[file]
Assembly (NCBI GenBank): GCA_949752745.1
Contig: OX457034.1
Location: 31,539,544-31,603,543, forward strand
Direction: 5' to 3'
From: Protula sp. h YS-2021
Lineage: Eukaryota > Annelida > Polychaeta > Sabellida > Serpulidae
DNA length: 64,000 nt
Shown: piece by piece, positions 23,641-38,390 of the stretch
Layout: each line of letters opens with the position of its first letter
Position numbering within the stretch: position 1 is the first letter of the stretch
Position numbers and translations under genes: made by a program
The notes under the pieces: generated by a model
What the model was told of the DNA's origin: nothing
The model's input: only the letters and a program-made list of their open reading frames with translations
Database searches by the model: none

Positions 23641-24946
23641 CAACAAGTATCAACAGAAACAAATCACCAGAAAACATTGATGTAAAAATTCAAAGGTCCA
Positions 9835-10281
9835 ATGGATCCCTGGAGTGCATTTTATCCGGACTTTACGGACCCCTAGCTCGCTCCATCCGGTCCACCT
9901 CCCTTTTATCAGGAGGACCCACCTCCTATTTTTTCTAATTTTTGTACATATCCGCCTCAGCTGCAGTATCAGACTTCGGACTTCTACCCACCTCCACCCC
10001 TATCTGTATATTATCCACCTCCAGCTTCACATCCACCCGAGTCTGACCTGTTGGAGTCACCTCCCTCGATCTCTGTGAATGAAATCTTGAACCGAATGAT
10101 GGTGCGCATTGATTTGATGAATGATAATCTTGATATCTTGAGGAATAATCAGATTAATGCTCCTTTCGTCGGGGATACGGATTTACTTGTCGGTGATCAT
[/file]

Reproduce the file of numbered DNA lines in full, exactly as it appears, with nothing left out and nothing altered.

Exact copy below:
Assembly (NCBI GenBank): GCA_949752745.1
Contig: OX457034.1
Location: 31,539,544-31,603,543, forward strand
Direction: 5' to 3'
From: Protula sp. h YS-2021
Lineage: Eukaryota > Annelida > Polychaeta > Sabellida > Serpulidae
DNA length: 64,000 nt
Shown: piece by piece, positions 23,641-38,390 of the stretch
Layout: each line of letters opens with the position of its first letter
Position numbering within the stretch: position 1 is the first letter of the stretch
Position numbers and translations under genes: made by a program
The notes under the pieces: generated by a model
What the model was told of the DNA's origin: nothing
The model's input: only the letters and a program-made list of their open reading frames with translations
Database searches by the model: none

Positions 23641-24946
23641 CAACAAGTATCAACAGAAACAAATCACCAGAAAACATTGATGTAAAAATTCAAAGGTCCA
Positions 9835-10281
9835 ATGGATCCCTGGAGTGCATTTTATCCGGACTTTACGGACCCCTAGCTCGCTCCATCCGGTCCACCT
9901 CCCTTTTATCAGGAGGACCCACCTCCTATTTTTTCTAATTTTTGTACATATCCGCCTCAGCTGCAGTATCAGACTTCGGACTTCTACCCACCTCCACCCC
10001 TATCTGTATATTATCCACCTCCAGCTTCACATCCACCCGAGTCTGACCTGTTGGAGTCACCTCCCTCGATCTCTGTGAATGAAATCTTGAACCGAATGAT
10101 GGTGCGCATTGATTTGATGAATGATAATCTTGATATCTTGAGGAATAATCAGATTAATGCTCCTTTCGTCGGGGATACGGATTTACTTGTCGGTGATCAT